Q: In 1999, I signed a lease and put down an $800 security deposit. I continued to renew it and in 2011 I signed a six-year lease, which clearly states “the tenant has deposited the sum of $800 prepaid with the landlord for the security deposit.”
The property changed hands in 2012. The attorney for the buyer (also the buyer’s father) failed to get the security deposits from the previous landlord. We are told it was my responsibility.
But my attorney says legally the terms of the lease and the security deposits go with the sale of the building to each new buyer. What do you think?
Sign me — OUT MY MONEY!
A: You’re not out any money. Your current landlord is liable for that deposit. Yes, your lease “survives the sale” and all its provisions are just as binding on the next owner(s) of the property as they were on the previous one.
When ownership changed hands, it was up to the buyer, and whoever ran the closing, to see that security deposits were accounted for in the financial settlements. It sounds as if your current landlord could blame his attorney for negligence, but as that was his father, I guess he’s just out of luck.
More Timeshare Advice
Q: We own several timeshares and your advice to people attempting to rid themselves of timeshares is outdated. Very few people nowadays look for them in the classifieds. Almost everything is done online. Below are two good resources to list a timeshare for sale or for free; both have bargain basement advertising.
Timeshare Users Group: It costs $15 to join for one year and an owner can place a timeshare in the advertising section.
Redweek.com: Costs $14.99 to join for a year and $24.99 for a six-month rental ad or $59.99 for a 12-month rental ad.
Another resource is to ask the president of the board of directors for advice, if the management company will not take the unit back. When a timeshare is listed for free or nearly free there is usually someone interested. — D.C.
A: When I started this column in 1975, classified ads were still the main source of information. Looks like I’m showing my age. And then when the Internet came in, I resolved never to print a web address unless I knew it was legitimate. The places you mention sound harmless, though, and I thank you for sending them on.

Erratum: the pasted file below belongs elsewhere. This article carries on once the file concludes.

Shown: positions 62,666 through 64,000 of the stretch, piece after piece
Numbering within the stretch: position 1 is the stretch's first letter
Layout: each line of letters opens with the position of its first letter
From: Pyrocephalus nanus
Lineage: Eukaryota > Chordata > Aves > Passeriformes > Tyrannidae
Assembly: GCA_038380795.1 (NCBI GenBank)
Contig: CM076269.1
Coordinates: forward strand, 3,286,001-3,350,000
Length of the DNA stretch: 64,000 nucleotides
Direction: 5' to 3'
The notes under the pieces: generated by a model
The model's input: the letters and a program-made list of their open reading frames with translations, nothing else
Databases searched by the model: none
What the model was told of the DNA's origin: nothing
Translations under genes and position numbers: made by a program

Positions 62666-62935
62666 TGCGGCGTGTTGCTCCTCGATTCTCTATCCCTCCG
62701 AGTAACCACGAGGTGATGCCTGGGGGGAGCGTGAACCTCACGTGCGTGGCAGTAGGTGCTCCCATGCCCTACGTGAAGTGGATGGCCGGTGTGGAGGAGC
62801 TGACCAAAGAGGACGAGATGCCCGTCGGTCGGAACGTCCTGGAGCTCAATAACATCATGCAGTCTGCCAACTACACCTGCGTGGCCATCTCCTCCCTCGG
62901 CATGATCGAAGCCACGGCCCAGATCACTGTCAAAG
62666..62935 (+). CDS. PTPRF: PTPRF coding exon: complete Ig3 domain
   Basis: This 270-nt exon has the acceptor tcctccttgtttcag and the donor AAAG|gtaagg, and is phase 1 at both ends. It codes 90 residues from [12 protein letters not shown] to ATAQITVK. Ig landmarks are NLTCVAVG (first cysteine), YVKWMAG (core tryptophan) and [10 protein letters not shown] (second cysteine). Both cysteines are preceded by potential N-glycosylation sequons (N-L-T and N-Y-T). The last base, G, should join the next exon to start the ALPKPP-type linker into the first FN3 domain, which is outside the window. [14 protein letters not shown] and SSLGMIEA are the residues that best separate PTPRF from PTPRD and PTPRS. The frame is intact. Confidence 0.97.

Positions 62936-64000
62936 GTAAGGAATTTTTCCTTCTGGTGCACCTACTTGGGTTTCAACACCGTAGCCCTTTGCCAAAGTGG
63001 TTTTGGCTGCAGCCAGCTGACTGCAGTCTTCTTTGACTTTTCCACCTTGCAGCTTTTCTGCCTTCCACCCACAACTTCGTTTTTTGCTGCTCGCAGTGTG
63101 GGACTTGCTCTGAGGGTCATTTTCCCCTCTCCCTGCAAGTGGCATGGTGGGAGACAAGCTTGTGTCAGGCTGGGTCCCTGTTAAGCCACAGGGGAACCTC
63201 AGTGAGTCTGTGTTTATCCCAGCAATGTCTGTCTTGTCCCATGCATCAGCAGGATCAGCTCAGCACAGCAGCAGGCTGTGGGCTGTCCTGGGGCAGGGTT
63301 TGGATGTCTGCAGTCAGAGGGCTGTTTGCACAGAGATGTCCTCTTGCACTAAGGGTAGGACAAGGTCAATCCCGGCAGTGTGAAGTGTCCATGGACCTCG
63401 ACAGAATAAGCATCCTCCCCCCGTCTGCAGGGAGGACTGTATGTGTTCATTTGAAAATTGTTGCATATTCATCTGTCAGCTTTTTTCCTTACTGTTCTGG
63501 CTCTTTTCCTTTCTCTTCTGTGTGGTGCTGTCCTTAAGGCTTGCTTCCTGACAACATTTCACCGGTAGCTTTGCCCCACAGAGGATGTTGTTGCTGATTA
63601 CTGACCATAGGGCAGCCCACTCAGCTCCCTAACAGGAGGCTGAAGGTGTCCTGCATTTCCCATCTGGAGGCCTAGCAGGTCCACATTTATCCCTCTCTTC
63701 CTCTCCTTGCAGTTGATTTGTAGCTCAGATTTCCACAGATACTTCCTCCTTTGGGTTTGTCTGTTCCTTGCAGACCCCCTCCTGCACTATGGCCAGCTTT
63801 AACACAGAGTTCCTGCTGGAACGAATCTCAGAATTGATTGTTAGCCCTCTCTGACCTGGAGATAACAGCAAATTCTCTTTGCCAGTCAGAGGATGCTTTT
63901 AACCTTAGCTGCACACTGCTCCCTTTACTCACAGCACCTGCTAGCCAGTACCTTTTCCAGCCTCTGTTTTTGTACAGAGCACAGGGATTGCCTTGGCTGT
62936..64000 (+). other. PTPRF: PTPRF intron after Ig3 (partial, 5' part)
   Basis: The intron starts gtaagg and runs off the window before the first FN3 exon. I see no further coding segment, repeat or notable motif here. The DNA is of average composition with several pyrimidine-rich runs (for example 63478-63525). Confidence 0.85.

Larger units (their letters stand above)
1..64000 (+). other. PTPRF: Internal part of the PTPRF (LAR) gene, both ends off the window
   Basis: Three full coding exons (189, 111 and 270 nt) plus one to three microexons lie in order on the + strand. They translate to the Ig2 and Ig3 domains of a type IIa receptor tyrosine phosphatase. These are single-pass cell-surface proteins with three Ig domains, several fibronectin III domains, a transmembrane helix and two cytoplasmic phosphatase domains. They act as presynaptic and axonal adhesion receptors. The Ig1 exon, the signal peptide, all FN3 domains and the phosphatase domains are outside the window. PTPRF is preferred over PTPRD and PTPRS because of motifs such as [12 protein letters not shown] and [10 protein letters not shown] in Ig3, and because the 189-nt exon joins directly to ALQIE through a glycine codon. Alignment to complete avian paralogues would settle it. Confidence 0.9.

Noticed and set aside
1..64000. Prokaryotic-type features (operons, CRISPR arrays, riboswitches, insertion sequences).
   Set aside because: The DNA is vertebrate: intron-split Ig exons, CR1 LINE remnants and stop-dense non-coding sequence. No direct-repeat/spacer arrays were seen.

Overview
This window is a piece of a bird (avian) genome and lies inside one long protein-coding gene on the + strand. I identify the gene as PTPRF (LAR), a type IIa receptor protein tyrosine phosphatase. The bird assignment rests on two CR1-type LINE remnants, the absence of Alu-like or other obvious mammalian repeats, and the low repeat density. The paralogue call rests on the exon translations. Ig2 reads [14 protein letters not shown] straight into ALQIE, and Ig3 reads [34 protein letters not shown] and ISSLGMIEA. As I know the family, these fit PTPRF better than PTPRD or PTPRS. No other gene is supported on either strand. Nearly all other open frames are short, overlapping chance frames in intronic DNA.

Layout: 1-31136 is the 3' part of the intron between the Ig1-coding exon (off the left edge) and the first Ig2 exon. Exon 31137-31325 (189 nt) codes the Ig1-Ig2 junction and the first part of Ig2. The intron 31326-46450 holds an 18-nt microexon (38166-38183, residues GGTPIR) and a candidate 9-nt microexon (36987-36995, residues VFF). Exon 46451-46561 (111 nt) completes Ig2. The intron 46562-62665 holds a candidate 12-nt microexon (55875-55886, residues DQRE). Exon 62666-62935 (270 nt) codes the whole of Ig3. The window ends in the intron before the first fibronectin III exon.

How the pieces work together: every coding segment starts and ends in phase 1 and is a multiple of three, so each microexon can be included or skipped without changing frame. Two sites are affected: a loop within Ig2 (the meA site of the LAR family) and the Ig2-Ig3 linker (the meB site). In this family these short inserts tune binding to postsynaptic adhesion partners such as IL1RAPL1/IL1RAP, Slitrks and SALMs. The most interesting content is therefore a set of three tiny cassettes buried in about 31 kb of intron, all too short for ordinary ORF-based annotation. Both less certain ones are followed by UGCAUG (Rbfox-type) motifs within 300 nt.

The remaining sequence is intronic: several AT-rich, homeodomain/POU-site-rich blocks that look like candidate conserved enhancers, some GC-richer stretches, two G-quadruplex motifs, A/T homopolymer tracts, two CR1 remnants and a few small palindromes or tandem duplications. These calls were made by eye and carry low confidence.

For those ready to sell — or give away — a timeshare that no longer fits the family’s lifestyle, the first rule is — never give anyone money upfront in return for a promise to solve your problem. See the next letter:
Credit Card for $3,000
Q: Monday I used your website to ask a question and when I typed in “timeshares,” the name of this company _____ came up with this phone number ____ and I talked to a case manager. Do you know this comes up on your website?
Getting desperate I gave her my credit card for $3,000. Have I been scammed again? Years ago you had an article that said do not give money to sell but I guess I thought it was my only way out of this mess. I was just trying to ask you a question but all I got was this phone number ____. The attorney general was no help.
— P. C.
A: I double-checked at www.askedith.com, and some of my kids did, too. We all agree that you somehow moved out of my website into a general Internet search, and that’s where those people got hold of you.
Authorities may not want to act because the company isn’t exactly lying when they promise to market your property. They’ll probably type it in to a list of available timeshares — but I’m afraid that as you suspect, nothing else happens.
Posting False Data
Q: Because the Realtor had a buyer ready, I made a contract to sell my house before the listing was published. The Realtor still plans on publishing the listing, but he wants to publish the asking price as a price lower than it actually was, so that when the sale is posted, it will appear that the selling price was higher than what I had asked. I refused to allow that. Is what the Realtor wanted to do ethical?
— via askedith.com
A: Why would he do that? So he could boast that he got you more than you expected?
Licensed brokers who choose to join a private organization, the National Association of Realtors, pledge to follow a strict code of ethics. But anyhow, it doesn’t take state law, or a code, to make lying wrong. Then again, it’s harmful to falsify data that appraisers may later rely on.
Edith Lank will respond personally to any question sent to www.askedith.com or to 240 Hemingway Drive, Rochester NY 14620